A Swedish library has come up with an idea Spokane ought to steal.
Say you’re interested in finding out about lesbians or animal rights activists. Instead of just checking out a book that describes these folks and their activities, you can “borrow” a real live human being.
You could go to lunch with a lesbian or spend an hour visiting in the library with an animal rights activist.
The idea is, if you actually meet someone who personifies a certain profession, lifestyle or social trend, you might come face-to-face with your own prejudices and learn a few things.
This could really work here.
Who would you want to check out? A diehard Coug? A golfer? A Lilac Princess? A newspaper reporter? A Jim West defender? A North Idaho Democrat? A meth user? A police officer? A teenager who thinks the way he/she dresses is appealing? A grass burner? Transplanted Californian? A survivalist? A conspiracy buff? A yard-sale addict? A lawyer? Someone who doesn’t own an SUV?
“Home games: Underground college football statistician Bob Kirlin has come up with a new category: Local street addresses that correspond with winning seasons.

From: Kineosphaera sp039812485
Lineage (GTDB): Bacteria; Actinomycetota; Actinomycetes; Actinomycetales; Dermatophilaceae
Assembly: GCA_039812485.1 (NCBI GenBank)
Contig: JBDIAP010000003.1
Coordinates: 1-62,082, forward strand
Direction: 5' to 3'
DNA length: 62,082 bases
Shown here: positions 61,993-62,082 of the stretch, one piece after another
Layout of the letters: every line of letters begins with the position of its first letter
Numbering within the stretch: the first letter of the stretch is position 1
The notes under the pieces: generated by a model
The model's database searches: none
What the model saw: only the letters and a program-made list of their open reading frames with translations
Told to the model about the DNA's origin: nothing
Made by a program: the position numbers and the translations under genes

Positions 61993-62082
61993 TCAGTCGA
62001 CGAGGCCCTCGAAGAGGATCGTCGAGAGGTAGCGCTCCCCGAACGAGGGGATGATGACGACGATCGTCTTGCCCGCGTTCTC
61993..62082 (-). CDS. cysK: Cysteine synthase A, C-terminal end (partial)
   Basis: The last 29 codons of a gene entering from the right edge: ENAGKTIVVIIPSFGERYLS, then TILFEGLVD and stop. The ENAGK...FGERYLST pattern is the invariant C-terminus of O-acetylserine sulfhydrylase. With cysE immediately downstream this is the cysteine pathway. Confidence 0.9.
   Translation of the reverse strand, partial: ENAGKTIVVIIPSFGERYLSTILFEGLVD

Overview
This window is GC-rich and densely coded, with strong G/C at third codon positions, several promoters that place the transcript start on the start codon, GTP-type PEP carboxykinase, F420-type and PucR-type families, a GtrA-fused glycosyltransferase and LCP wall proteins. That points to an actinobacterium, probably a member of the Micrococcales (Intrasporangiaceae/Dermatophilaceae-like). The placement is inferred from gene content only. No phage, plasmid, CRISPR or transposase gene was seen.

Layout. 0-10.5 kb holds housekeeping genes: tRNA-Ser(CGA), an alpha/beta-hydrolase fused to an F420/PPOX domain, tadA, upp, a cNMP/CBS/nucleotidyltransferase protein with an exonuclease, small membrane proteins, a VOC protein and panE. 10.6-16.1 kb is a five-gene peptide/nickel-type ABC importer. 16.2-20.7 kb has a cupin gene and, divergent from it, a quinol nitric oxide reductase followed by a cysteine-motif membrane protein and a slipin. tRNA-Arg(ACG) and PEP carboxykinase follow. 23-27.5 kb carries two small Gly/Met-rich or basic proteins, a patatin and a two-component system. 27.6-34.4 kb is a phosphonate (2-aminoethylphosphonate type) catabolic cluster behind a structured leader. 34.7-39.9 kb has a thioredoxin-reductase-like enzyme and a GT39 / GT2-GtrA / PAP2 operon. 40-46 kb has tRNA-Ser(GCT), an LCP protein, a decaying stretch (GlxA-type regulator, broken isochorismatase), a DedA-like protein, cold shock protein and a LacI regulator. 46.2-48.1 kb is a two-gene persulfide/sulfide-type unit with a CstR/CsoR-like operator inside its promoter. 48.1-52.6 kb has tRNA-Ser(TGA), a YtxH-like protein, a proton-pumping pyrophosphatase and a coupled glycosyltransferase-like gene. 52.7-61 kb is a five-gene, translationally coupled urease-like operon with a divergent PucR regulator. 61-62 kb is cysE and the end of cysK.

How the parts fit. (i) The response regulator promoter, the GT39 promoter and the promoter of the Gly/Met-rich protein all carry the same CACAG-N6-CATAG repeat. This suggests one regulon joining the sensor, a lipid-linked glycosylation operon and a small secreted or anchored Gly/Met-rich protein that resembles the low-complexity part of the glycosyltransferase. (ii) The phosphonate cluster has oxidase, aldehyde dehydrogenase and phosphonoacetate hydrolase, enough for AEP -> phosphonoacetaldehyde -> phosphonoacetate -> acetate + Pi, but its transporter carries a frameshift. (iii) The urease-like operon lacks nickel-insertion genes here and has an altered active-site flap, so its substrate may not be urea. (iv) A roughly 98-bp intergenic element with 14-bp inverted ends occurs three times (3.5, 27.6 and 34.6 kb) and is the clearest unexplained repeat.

Take the address 1923 E. Illinois, for example. Well, in 1923, Illinois was 8-0.
Here are some more.
1914 E. Nebraska … Nebraska was 7-0-1 in 1914.
1937 E. Marshall … Marshall was 9-0-1 in 1937.
1907 W. Carlisle … Carlisle was 10-1 in 1907.
1903 E. Columbia … Columbia was 9-1 in 1903.
1905 W. Indiana … Indiana was 8-1-1 in 1905.
1922 N. Washington … Washington was 6-1-1 in 1922.
“Early warning system: “In 1959, all the neighbor kids caught the school bus at Mission and Flora,” wrote Kristy Bennett, who went to Greenacres Elementary.
One day, that group of children was called into the principal’s office. They were warned not to play in the big old barn behind the bus stop. It could fall down on their heads any day, they were told.
“Every time I drive by that barn I think of that warning,” said Bennett. “Forty-six years later, that barn is still going strong and in better shape than I am.”
“Second opinion: “The OB/GYN who delivered both my kids had a habit of calling all his patients ‘Sunshine,’” wrote a reader I’ll call Sunshine’s Mom. “That way, he didn’t have to remember their names or even look at the charts. Did he really think he was fooling anyone?”
“To coin a phrase: “I work at Safeway,” wrote Lynn Nordhagen. “Customers have asked me for ‘Vanessa Behans,’ and for ‘Queen Annes.’ It turns out in each case that they meant Susan B. Anthony dollar coins.”
“Slice answer: “It would appear that most people in Spokane subscribe to the shared myth that…the streets are smoother in other cities.” — Keri Yirak
“Today’s Slice question: How long would you last as a teacher?